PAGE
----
Teacher Notes


This lesson is designed for the seventh grade and fits into unit 7.8 of the State of California History-Social Science standards.

7.8 Students analyze the origins, accomplishments and geographic diffusion of the
Renaissance, in terms of

    5. Advances in literature, the arts, science, mathematics, cartography, engineering, and the understanding of human anatomy and astronomy (e.g. biographies of Dante, Da Vinci, Michelangelo, Guttenburg, Shakespeare).

Research into Leonardo the scientist also relates to Science standard number 5: "The anatomy and physiology of plants and animals illustrate the complimentary nature of structure and function."

Language Arts standards met include:

W 1.3 Use strategies of note-taking, outlining, and summarizing to structure composition drafts.
W 1.4 Identify topics; ask and evaluate answers; and develop ideas leading to inquiry, investigation, and research.
W 2.3 Write research reports that pose relevant and tightly drawn questions about the topic, convey clear and accurate perspectives on the subject, and include evidence generated through the formal research process.
LS 2.3 Deliver research presentations that pose relevant and concise questions about the topic, convey clear and accurate perspectives on the subject, include evidence generated through formal research process and cite reference sources appropriately.

The purpose of this lesson is to provide a context for study of the Renaissance through an examination of the life and accomplishment of Leonardo Da Vinci. A minimum of 11 class hours is recommended for this study, however that may be expected to vary depending on class organization and accessibility of resources. To maximize available resources, teachers may wish to make use of books from county libraries. Given sufficient advance notice (at least three weeks) county librarians are happy to assemble a variety of books for classroom use to support this unit.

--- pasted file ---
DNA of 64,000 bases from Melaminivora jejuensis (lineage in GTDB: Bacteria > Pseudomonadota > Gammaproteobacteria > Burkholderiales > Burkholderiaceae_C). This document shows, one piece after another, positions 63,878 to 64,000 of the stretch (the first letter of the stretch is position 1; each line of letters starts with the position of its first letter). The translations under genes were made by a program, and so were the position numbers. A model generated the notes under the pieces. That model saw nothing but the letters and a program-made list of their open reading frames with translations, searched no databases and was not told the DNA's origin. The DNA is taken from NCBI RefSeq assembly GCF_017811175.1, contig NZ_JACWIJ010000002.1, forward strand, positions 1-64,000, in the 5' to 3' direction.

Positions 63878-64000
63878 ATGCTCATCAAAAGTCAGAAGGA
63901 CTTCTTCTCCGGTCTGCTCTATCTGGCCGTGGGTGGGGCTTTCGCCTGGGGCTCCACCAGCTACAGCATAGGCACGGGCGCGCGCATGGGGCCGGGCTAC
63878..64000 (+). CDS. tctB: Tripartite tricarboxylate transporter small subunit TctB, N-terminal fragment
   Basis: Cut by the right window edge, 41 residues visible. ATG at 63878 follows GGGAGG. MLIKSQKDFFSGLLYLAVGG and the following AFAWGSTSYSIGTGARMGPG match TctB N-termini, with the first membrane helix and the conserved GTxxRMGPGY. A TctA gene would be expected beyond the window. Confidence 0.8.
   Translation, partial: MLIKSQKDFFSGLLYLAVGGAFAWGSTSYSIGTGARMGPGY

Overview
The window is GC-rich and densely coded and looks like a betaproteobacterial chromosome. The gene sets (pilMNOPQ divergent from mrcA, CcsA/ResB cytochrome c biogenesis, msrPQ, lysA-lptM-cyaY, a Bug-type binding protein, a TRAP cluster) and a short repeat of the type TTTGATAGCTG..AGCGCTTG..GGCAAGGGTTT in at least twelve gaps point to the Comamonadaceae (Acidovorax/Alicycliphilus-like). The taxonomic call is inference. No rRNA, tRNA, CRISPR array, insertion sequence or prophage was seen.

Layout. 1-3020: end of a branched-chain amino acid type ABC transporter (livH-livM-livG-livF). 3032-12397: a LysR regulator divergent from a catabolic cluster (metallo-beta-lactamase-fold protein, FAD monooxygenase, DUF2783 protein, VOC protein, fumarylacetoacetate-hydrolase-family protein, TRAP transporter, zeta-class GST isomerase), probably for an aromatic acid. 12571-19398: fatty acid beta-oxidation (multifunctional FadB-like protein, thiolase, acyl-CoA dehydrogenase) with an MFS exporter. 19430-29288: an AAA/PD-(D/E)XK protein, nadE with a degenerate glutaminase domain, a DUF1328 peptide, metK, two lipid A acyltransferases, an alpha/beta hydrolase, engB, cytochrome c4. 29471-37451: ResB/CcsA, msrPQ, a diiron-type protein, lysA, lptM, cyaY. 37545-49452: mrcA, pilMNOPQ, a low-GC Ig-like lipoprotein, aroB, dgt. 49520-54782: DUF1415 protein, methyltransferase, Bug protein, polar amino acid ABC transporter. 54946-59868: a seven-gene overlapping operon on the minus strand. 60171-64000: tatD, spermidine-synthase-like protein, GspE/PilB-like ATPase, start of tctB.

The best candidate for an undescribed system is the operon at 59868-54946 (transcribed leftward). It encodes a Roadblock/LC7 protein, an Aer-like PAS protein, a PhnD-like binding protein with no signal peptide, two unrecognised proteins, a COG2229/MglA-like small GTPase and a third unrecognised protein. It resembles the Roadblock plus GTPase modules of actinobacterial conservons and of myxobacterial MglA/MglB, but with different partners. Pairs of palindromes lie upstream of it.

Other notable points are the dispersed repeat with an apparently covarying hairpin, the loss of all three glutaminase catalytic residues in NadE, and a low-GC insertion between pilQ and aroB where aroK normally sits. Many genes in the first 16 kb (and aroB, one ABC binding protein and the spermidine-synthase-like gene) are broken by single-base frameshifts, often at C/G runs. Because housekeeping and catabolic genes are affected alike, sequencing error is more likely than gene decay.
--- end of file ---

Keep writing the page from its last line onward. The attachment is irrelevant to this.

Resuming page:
Allow time at the beginning of the lesson to develop a grading rubric with the class for the different elements of the lesson. A useful Web site with information for involving students in the assessment process may be found at http://www.interactiveclassroom.com/articles_006.htm

This site provides a model for students to design their own grading rubric. By doing so, students have an opportunity to really understand grading criteria and internalize them before beginning the work of the lesson.

Groups should be heterogeneous and assigned by the teacher.

Lesson Extensions

For teachers with the technical capabilities and expertise, this lesson lends itself to a variety of presentation possibilities. For example, Leonardo the artist could be done as a computer generated slide show. Students may also wish to include a sound track of Renaissance music. Teams could work together to prepare a video presentation of their work. The challenge is to be as imaginative as Leonardo.

Karen Harness
Cecil Avenue Middle School
Delano Union School District